Is it ethically wrong to use wild animals in travelling circuses? This is one of the questions a Holyrood Committee will ask as it looks into animal welfare legislation.
The Environment, Climate Change and Land Reform Committee will consider legislation that would ban the use of any non-domesticated animal travelling and performing in circuses.
Following a government consultation, which was heavily in favour of the proposed ban, the Committee will now scrutinise the Wild Animals in Travelling Circuses (Scotland) Bill over the coming weeks.
Convener of the Environment, Climate Change and Land Reform Committee Graeme Dey MSP said:
“We know that people feel very strongly about protecting wild animals in travelling circuses.
“In Scotland, the use of animals in circuses as a form of entertainment is somewhat of a rarity. In fact, such a travelling circus hasn’t visited Scotland for many years.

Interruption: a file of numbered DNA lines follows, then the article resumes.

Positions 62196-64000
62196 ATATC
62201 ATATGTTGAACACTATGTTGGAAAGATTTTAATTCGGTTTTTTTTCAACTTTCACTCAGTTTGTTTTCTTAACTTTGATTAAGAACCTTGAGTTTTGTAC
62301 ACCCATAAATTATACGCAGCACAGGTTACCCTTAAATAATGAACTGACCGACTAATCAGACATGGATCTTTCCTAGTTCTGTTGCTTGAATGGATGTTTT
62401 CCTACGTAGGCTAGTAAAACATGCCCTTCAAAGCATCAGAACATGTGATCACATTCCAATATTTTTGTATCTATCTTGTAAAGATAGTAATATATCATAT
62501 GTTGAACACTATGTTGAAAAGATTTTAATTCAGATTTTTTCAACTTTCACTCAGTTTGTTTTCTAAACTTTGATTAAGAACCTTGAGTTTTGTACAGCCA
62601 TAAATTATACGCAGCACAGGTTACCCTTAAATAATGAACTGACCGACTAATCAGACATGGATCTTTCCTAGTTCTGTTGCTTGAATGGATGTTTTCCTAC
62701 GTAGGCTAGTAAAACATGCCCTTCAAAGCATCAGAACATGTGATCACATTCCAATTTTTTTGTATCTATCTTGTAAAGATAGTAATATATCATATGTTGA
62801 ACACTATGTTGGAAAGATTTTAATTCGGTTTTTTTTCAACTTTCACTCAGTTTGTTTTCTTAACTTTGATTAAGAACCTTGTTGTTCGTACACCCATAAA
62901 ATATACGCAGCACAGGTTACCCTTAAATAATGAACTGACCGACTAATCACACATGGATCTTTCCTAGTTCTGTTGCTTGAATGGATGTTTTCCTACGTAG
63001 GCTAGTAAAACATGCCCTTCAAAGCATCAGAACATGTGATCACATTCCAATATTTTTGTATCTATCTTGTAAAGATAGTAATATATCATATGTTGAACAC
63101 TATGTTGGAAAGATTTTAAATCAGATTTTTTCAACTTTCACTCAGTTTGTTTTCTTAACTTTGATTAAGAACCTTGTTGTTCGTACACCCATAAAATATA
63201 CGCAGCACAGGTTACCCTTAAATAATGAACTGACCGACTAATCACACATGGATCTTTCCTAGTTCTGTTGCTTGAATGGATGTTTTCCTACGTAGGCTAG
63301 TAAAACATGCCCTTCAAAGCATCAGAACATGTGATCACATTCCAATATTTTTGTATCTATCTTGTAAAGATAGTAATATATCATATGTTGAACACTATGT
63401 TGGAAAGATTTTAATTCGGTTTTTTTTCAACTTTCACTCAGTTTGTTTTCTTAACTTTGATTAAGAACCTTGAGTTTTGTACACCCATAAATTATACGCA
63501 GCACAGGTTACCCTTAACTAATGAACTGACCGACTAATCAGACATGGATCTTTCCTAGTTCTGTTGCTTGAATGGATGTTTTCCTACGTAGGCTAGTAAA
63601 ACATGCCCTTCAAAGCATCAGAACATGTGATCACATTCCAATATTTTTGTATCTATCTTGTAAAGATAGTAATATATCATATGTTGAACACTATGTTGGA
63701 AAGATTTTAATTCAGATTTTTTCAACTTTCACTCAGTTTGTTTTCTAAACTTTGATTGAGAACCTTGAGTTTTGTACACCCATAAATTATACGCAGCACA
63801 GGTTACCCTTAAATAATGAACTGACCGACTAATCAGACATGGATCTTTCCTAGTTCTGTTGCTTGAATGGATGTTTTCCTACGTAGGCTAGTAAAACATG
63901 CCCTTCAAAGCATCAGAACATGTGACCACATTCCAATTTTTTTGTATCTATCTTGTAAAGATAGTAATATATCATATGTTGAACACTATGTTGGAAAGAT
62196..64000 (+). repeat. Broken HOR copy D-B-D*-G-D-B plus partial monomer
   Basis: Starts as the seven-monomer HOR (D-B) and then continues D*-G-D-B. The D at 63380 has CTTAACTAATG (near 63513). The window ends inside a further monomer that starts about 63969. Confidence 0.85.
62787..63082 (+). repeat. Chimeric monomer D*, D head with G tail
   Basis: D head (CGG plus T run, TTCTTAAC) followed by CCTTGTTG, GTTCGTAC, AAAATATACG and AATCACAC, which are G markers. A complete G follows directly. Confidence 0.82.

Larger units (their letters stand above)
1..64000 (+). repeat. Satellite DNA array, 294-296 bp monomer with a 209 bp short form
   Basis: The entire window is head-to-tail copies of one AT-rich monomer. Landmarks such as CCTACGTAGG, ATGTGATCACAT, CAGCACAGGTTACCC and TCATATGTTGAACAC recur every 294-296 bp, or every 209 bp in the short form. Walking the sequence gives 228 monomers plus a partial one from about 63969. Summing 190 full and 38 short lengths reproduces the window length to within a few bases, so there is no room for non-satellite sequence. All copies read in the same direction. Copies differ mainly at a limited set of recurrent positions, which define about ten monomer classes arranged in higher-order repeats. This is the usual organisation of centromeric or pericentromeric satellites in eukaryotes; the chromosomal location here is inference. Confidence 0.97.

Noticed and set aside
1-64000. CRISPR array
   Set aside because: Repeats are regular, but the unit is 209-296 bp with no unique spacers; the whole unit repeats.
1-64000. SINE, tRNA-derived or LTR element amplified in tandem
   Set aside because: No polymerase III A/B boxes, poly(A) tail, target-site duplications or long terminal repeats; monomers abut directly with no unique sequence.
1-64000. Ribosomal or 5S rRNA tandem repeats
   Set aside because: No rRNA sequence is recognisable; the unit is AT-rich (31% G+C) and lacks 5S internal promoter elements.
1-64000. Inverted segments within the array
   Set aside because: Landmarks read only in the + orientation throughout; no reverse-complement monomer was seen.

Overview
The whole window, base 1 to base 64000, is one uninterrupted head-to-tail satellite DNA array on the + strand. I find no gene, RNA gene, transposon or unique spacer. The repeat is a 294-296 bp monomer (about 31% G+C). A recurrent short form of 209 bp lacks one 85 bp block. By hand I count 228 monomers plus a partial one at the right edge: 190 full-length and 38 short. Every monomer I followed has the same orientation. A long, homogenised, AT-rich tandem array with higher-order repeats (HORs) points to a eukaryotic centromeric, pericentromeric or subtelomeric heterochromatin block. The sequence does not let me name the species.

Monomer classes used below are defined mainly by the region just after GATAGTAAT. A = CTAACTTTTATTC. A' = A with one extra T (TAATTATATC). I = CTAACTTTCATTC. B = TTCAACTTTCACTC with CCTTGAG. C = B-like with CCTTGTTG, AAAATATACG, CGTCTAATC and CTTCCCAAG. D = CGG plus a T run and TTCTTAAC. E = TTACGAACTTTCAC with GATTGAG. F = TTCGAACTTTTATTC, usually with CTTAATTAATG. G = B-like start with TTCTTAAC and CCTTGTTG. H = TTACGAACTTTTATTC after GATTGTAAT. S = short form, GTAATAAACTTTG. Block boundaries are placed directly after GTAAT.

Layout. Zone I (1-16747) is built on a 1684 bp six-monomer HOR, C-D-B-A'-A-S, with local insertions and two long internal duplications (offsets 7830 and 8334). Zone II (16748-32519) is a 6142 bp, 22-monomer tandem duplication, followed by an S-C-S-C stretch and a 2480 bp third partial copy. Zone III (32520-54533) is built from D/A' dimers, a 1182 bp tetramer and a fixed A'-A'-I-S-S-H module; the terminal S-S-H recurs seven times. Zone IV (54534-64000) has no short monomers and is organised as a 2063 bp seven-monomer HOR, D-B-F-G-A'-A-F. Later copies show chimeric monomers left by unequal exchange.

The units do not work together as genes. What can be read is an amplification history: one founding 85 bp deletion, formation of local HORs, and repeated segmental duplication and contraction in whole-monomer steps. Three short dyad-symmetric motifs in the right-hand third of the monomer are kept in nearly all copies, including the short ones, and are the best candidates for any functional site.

“However, if this Bill is passed, it will make it an offence for circus operators to use wild animals in travelling circuses in Scotland.
“What the Committee wants to know is whether the Scottish public think this is the best way to protect wild animals."
If brought into law, it would be an offence for a circus operator – or person with overall responsibility for a circus – to use wild animals as part of a travelling circus. The Bill also includes the power to enter premises and vehicles in order to search for and examine animals.
The deadline for responses is 9 June 2017. Find out more about the Committee’s work here.